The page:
Deadlines on a Course

by Zhenya

This post is about deadlines for written assignments on a course for teachers: are they necessary? Can they be flexible?


An intensive teacher training certificate course lasts about 4-6 weeks, has specific objectives, standards, requirements and competencies. Formally graded written assignment are (almost?) always a part of such courses. The nature and content of these written tasks, as well as their grading/assessment system and/or feedback provided by trainers may differ depending on a type of courses. What stays similar for course participants, in my experience, is the need to add or ‘squeeze’ some assignment writing time into the daily/weekly routine, already full of lesson planning, materials preparation, observations (in addition to taking care of the family and kids at home, for those participants who are taking the course in their own cities, etc.)


So… deadlines. I personally don’t like the word (especially its ‘dead’ part). A quick etymology check shows that historically and literally it described a line drawn around a prison beyond which prisoners were liable to be shot. Well, yes, not a very positive one. In a the modern dictionary it simply means a date or time when something must be finished, or the last day, hour, or minute that something will be accepted.

The relationships in the triangle ‘trainer — participant — assignment’ might depend on the trainer style and habits, and perhaps on the beliefs about deadlines. Those beliefs might come from the culture (of a participant and trainer’s culture), institutional context, and many other factors. It might get even more interesting when the group is multi-cultural/multi-national!

Example from my own experience: there was a deadline to complete a written reflective paper by Monday. Participant 1 submits his completed work by the time the course day begins in the morning. Participant 2 asks if it would be okay to bring his paper after lunch (needed more time to edit the work, etc.) Trainer (me) says ‘OK’. Participant 1 overhears the conversation and does not approve this permission. He explains that he had spent the entire Sunday evening working on his paper. Had he known that there would be some time at lunch, it would have changed his plans and went out, etc. My learning (perhaps obvious for many readers) was to specify the exact time for submitting assignments, e.g. Monday 8.30 a.m. (which I have been doing since the incident above happened)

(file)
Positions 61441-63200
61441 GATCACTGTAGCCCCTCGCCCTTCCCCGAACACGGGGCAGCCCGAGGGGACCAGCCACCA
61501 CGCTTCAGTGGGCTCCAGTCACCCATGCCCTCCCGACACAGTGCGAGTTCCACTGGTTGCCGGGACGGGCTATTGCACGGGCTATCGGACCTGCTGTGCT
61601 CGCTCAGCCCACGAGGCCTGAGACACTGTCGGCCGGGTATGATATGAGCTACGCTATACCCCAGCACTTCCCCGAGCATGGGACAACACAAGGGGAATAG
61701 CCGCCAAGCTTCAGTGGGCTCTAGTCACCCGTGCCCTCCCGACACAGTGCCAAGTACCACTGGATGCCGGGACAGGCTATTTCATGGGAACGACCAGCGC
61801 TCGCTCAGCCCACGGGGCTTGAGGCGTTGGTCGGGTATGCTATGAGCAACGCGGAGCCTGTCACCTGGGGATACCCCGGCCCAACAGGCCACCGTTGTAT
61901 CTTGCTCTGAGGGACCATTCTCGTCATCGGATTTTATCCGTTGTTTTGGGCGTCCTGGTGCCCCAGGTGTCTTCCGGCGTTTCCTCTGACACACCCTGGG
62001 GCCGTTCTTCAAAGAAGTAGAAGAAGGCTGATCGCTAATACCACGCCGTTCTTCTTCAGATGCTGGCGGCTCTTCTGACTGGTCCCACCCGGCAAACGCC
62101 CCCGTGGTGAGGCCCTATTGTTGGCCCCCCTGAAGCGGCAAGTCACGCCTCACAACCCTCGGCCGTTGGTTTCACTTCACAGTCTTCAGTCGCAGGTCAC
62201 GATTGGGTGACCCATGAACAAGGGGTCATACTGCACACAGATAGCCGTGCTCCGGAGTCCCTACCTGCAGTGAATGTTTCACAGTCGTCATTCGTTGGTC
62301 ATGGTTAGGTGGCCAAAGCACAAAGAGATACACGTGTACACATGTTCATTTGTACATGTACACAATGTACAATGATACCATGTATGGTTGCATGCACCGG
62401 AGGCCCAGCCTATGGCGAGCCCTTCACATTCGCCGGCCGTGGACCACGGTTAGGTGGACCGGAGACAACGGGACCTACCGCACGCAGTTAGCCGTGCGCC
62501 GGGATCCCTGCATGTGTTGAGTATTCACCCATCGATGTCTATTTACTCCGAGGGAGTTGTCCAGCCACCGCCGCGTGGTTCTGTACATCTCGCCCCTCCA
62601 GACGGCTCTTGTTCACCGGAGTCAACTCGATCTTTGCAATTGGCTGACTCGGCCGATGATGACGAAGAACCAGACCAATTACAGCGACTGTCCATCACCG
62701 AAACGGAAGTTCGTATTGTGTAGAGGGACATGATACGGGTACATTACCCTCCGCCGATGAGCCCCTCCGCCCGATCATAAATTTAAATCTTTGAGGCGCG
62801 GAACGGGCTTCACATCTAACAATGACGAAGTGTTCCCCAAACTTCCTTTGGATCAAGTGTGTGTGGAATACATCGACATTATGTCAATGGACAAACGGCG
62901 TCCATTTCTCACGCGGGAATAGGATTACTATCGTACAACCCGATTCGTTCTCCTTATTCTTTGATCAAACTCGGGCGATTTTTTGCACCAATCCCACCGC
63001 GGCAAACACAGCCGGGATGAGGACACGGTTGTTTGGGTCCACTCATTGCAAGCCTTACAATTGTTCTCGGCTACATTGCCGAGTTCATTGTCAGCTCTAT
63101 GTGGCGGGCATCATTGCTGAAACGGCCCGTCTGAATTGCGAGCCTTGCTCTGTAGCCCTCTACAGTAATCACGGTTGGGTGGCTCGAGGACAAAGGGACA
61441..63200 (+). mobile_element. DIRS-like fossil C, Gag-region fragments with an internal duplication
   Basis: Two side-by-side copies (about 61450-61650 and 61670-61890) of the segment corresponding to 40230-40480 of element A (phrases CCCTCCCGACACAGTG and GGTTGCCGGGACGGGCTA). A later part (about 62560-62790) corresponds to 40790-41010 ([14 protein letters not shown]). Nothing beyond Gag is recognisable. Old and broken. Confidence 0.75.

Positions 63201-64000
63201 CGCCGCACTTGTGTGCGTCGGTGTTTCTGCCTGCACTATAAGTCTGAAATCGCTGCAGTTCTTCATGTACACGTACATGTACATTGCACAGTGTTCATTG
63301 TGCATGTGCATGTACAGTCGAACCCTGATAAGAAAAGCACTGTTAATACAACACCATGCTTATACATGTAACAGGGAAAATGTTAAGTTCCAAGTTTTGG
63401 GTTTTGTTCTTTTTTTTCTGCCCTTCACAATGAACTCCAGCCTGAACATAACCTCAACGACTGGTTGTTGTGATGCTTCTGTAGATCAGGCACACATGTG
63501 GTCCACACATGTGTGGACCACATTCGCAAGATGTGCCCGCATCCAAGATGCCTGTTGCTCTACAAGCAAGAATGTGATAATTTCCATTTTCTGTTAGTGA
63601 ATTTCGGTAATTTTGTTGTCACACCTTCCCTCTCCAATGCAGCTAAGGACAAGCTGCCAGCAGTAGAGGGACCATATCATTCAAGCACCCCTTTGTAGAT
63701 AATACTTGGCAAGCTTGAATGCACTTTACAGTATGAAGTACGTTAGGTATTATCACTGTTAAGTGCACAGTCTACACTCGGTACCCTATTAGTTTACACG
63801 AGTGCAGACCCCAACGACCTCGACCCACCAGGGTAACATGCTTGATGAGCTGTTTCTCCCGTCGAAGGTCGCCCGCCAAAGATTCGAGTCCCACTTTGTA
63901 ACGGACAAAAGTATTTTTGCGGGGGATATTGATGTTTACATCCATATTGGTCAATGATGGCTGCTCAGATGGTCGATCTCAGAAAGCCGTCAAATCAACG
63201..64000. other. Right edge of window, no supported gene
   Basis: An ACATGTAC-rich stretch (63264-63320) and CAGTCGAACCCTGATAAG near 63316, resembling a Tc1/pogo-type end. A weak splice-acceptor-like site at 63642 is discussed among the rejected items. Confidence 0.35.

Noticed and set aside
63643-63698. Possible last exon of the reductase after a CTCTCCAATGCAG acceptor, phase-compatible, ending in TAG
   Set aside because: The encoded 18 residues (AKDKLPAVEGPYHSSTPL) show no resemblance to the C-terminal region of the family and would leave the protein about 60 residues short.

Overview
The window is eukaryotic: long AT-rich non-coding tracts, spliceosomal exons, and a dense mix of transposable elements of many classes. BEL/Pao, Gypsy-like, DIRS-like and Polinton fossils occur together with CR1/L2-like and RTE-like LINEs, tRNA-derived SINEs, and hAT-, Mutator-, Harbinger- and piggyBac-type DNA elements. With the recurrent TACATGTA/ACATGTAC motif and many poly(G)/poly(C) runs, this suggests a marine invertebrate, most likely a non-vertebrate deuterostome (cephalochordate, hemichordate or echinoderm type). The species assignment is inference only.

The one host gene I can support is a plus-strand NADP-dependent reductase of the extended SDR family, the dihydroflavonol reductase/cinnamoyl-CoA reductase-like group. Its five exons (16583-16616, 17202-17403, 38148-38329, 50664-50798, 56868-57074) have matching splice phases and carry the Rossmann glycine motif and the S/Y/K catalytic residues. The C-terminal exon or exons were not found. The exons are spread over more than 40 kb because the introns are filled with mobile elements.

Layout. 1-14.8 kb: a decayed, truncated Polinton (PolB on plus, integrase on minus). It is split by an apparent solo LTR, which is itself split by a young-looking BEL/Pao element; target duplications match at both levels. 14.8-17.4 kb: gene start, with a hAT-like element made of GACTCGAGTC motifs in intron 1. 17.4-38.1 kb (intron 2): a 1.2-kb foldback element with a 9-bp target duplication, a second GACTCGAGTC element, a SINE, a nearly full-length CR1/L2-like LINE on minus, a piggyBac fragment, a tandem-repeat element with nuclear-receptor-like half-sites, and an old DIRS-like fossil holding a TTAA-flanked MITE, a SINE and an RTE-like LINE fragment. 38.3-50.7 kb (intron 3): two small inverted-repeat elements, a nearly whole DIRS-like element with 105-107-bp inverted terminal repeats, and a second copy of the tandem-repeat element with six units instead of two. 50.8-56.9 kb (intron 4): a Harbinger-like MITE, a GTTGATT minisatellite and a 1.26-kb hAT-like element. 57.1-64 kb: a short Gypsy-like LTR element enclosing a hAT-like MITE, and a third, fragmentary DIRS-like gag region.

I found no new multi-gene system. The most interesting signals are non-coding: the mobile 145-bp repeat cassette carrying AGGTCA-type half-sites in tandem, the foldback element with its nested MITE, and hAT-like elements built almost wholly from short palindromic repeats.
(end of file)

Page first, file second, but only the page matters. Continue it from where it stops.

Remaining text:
Solutions and Thoughts

Another solution, which I have not tried yet myself, would be to set ‘hard’ and ‘soft’ deadlines for submitting papers. The idea comes from an article by John Warner When Students Won’t Do the Reading I recently read. As the title suggests, the main focus of the article was about motivating/focusing students to develop in-depth reading skills, and ways to do so in a university setting with a number of deadlines to meet. I loved the idea about ‘treating’ deadlines differently, and started thinking how it might be applied to a TT course.

‘Each week I have a combination of work with “hard” deadlines, “firm” deadlines, “floating” deadlines, and “non-deadlines.’

hard deadlines = those we can’t change, e.g. written lesson plan forms for Practice Teaching slots need to be submitted before the lesson so that the comments and feedback could be made based on the lesson planning process ‘in the real time’

firm deadlines = important for a certain reason, e.g. Extended/in-depth reflective papers on the lessons taught, etc.

floating deadlines = flexible, e.g. weekly reading/watching log for portfolio (Portfolio itself has a hard deadline towards the end of the course)